EBay scores patent victory in court

EBay scores patent victory in court

Supreme Court ruling sparks patent litigation reform

The US Supreme Court has ruled in favour of eBay in a long-running patent feud with MercExchange.

The ruling overthrows a prior judgement that required US judges to issue a permanent injunction against any party found infringing a patent.

Instead of the default injunction, the Supreme Court now relies on a four-factor test to determine whether it should issue such an injunction. A plaintiff now has to demonstrate the following:

That the plaintiff has suffered "irreparable injury"
That legal remedies such as fines and monetary compensations are inadequate
That a remedy in equity is warranted considering the hardships between the plaintiff and the defendant
That a permanent injunction would not disserve public interest
A jury in 2003 found eBay guilty of violating a patent owned by MercExchange and ordered the auction giant to pay $25m in damages. The court decided against imposing an injunction at the time, which was later overruled.

The patent covers a technology in which a website acts as an intermediary between buyers and sellers which MercExchange claims to be the case with eBay's 'Buy it now' feature.

MercExchange does not operate a business but exists solely to generate revenues from its patent portfolio.

EBay's infringement of its patent does not therefore cause any harm to the company's business, while an injunction would have a great impact on the auction site.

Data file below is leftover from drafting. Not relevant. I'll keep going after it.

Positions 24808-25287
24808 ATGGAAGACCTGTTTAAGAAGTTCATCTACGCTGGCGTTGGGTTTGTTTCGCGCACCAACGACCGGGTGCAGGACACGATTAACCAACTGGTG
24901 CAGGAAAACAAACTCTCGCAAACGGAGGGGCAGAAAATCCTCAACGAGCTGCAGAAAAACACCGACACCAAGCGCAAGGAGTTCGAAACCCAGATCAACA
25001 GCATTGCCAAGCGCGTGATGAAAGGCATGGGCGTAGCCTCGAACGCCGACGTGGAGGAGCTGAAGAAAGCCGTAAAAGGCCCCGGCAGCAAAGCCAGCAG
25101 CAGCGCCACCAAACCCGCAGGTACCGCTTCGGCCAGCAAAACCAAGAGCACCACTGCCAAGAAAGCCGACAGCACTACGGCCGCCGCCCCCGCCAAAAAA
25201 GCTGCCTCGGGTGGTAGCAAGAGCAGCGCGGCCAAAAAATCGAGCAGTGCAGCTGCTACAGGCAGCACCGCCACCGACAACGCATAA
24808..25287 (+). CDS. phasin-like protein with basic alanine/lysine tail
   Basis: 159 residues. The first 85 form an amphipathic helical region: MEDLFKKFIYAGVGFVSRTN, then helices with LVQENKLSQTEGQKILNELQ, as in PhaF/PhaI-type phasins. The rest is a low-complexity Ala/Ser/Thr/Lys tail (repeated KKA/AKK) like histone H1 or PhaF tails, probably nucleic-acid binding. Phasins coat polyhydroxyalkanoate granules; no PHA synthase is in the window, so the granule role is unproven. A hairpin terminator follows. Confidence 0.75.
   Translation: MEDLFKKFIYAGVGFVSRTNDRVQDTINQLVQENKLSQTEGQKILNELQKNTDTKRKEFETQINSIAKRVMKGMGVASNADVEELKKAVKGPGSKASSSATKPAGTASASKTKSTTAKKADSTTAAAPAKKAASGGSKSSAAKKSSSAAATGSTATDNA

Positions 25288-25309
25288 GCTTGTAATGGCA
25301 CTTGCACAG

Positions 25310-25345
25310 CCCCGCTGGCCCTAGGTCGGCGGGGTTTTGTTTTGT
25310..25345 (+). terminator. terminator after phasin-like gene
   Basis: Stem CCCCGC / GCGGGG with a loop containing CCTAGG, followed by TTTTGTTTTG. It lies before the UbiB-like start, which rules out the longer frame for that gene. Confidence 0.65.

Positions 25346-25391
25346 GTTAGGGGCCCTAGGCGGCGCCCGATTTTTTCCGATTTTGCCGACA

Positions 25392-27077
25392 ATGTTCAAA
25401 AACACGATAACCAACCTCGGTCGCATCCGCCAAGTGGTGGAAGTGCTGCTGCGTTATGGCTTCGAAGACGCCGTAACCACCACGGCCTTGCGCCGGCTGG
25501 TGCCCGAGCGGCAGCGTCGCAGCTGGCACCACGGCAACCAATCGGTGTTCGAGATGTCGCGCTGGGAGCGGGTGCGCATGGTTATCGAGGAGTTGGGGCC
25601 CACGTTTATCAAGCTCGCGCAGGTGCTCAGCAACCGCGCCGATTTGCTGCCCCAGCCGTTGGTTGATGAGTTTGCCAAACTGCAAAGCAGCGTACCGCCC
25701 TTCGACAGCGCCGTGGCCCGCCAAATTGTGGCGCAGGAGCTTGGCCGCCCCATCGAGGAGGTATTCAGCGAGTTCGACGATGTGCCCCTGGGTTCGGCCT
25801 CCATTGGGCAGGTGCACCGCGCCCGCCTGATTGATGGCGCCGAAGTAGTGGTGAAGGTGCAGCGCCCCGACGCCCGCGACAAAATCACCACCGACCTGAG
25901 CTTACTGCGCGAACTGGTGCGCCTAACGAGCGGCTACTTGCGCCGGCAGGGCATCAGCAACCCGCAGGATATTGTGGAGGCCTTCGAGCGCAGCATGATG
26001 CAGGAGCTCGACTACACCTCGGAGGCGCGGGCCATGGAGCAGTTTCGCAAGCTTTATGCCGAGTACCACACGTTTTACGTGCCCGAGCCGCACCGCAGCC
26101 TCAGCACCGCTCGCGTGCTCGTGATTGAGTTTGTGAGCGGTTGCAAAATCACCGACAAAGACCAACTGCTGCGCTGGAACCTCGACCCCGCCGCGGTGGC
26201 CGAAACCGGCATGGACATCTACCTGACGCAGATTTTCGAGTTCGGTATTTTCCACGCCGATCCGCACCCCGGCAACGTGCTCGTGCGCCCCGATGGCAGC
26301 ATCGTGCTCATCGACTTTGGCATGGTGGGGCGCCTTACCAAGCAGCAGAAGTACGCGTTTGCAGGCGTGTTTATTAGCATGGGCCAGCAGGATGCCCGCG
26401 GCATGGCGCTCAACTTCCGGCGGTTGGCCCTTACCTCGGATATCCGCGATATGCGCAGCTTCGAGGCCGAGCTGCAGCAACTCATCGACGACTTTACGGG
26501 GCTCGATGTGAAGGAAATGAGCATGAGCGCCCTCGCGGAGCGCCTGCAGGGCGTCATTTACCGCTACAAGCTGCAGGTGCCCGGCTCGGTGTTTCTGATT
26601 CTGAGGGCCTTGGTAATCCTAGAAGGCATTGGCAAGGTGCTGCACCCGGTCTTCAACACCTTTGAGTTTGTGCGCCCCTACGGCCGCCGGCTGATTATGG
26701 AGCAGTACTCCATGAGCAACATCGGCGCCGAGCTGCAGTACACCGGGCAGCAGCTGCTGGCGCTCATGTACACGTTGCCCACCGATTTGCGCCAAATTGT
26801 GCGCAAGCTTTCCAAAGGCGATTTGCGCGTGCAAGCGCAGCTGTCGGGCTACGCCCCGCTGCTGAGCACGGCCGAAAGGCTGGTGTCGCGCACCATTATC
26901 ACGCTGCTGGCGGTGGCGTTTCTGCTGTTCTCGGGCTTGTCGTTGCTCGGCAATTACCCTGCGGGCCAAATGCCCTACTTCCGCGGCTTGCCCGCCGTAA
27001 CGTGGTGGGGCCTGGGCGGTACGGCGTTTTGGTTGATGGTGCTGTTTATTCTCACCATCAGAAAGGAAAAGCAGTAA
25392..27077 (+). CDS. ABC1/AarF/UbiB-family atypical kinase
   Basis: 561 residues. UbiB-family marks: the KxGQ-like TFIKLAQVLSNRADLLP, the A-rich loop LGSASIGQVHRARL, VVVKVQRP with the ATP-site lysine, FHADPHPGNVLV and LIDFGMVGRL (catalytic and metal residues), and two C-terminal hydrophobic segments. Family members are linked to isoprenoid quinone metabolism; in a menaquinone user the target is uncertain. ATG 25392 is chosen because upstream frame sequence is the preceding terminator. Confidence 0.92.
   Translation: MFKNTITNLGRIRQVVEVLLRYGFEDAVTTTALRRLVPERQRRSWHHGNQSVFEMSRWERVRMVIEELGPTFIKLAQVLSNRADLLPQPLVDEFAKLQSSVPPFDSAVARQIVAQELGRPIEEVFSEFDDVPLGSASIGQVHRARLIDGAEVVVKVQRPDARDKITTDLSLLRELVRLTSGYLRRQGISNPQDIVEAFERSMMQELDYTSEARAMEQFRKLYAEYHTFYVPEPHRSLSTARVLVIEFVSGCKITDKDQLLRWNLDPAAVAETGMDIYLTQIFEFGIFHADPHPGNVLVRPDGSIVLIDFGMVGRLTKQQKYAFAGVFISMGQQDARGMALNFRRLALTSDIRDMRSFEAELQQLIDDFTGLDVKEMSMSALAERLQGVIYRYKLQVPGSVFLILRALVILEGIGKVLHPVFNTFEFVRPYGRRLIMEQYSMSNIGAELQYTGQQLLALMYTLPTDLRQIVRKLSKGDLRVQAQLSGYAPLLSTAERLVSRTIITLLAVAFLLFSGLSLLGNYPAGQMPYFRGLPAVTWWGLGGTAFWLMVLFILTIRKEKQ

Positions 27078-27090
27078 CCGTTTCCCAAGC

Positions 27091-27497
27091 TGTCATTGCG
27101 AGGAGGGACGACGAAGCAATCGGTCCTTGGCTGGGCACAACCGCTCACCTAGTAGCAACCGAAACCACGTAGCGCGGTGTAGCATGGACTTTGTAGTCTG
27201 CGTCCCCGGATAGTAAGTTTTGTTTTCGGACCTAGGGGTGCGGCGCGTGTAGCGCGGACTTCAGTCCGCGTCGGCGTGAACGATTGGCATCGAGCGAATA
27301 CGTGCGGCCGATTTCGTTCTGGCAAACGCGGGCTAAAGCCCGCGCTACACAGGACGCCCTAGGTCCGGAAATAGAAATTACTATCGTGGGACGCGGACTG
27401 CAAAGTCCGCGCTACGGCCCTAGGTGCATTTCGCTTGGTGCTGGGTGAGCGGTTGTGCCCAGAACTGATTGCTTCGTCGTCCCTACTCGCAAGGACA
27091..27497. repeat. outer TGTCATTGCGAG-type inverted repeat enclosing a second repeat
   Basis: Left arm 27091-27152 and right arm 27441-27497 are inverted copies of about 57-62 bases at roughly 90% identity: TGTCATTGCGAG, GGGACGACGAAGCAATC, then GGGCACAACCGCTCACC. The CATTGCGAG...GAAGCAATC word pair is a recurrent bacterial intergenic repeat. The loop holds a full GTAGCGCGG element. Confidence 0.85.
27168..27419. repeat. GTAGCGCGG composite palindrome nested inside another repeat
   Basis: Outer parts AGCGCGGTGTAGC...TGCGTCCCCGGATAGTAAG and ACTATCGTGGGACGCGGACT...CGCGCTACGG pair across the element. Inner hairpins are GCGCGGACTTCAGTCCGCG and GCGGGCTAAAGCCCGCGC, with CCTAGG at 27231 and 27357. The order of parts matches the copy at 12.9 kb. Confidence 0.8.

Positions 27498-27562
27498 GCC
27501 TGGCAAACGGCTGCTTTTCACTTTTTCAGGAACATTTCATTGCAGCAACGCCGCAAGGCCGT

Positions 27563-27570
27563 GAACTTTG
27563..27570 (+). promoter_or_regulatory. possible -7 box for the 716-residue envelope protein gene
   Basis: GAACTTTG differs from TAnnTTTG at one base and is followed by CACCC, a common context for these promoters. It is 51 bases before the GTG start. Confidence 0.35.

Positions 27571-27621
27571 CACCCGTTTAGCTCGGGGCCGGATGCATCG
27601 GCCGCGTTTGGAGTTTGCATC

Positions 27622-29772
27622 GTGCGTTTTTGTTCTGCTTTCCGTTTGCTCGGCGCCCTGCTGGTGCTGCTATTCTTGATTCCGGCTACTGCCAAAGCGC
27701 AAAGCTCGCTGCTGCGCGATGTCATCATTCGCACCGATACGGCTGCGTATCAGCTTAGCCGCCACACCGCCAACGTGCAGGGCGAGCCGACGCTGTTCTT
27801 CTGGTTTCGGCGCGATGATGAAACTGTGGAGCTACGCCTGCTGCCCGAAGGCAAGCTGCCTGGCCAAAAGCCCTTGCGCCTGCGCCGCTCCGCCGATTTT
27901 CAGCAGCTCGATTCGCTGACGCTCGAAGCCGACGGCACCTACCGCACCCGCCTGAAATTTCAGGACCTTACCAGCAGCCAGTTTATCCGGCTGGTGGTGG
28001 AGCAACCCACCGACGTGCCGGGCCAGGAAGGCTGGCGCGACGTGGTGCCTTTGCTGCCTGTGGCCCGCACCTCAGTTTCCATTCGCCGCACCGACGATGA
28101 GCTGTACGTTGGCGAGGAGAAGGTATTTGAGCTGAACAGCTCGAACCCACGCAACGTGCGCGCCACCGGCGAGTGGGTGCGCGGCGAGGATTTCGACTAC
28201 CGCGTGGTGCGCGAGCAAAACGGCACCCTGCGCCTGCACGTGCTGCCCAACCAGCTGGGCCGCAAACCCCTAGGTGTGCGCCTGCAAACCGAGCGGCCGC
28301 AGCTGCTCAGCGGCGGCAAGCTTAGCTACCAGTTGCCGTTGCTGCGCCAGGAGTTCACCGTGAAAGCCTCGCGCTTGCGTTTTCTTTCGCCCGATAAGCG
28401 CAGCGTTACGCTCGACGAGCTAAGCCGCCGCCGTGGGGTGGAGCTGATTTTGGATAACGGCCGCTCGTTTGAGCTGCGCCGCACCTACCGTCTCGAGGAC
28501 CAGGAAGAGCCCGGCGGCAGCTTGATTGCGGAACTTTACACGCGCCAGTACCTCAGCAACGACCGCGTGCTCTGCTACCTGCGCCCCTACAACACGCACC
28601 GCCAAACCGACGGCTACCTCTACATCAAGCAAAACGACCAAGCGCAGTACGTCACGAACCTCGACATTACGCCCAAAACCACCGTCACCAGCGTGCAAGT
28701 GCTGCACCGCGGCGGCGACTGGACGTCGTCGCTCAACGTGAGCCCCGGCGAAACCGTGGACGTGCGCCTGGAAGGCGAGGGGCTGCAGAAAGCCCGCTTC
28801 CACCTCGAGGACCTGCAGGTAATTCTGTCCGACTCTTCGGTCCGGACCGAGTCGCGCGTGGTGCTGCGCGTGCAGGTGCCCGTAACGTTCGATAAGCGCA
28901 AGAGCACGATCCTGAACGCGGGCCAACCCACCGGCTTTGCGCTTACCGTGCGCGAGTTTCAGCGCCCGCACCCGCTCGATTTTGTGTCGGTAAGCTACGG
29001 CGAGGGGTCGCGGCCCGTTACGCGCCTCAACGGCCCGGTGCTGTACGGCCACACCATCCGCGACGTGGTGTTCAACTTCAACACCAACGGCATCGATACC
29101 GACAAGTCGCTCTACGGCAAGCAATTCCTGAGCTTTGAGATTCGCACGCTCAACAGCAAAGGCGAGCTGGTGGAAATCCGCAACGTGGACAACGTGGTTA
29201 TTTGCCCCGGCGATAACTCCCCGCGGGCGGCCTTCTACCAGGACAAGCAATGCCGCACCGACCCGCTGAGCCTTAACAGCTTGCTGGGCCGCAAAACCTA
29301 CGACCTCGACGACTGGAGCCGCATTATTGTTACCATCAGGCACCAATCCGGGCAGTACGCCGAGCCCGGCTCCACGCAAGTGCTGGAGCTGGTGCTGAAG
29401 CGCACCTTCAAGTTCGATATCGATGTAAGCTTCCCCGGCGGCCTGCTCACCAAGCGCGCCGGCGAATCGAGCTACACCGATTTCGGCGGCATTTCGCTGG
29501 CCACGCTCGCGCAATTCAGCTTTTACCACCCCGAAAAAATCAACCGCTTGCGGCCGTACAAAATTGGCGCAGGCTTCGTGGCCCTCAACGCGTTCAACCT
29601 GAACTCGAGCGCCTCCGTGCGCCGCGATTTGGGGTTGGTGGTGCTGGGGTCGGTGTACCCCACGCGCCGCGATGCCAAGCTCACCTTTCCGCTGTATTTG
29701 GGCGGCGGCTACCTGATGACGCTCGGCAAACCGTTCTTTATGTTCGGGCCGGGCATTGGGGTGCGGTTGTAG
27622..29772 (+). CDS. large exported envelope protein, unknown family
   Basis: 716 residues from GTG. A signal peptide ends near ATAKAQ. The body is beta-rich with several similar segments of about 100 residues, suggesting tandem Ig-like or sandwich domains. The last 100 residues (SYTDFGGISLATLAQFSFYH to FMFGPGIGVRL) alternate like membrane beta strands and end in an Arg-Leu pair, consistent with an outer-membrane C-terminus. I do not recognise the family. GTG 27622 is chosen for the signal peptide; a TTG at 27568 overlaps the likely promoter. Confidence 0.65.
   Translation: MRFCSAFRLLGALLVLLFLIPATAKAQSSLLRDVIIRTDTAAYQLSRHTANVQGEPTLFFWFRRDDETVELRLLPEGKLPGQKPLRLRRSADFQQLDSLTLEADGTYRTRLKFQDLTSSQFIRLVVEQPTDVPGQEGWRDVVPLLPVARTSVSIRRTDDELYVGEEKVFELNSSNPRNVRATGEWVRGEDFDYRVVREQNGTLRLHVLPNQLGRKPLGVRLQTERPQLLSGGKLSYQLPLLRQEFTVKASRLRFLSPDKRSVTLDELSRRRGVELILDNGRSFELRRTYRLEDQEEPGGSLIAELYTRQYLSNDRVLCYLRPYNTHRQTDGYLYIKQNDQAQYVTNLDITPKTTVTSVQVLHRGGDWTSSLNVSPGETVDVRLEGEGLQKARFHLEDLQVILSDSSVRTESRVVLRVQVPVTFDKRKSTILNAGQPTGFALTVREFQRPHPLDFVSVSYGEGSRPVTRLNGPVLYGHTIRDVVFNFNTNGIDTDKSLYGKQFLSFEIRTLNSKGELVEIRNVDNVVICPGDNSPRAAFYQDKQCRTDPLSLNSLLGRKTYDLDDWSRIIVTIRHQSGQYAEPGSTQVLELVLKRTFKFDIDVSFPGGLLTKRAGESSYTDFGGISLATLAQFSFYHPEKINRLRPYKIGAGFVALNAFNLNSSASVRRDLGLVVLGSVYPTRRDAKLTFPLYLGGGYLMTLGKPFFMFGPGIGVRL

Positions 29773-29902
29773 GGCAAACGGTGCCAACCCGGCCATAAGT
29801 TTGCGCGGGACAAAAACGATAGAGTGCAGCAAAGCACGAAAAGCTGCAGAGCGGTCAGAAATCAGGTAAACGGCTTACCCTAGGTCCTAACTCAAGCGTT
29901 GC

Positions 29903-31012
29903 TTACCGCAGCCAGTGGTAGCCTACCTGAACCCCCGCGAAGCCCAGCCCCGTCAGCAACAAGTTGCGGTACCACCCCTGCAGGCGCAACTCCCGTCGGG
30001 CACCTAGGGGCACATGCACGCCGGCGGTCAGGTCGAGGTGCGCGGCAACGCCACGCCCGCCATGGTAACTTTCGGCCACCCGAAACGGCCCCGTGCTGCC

The case has strong similarities to Research In Motion's battle with NTP, in which the BlackBerry maker was forced to pay $612.5m to settle the lawsuit and purchase a licence for a patent that is likely to be invalidated.

About $500m of that sum was attributed to the risk of a permanent injunction being issued, which would have forced RIM to shut down its service in North America.

"This decision may indicate a real shift in patent law and the strength of an individual patent," patent attorney Dennis Crouch commented on his blog.

"Based on this decision, it is now clear that the value of a patent does depend upon the identity of the owner.

"For instance, an industry competitor will be able to show irreparable injury much more easily than would a university or individual inventor who has no plans to manufacture a product."

Because a competitor will be able to make more money from enforcing a patent, Crouch predicted that patent holding companies and universities will increase patent transfer and licence deals.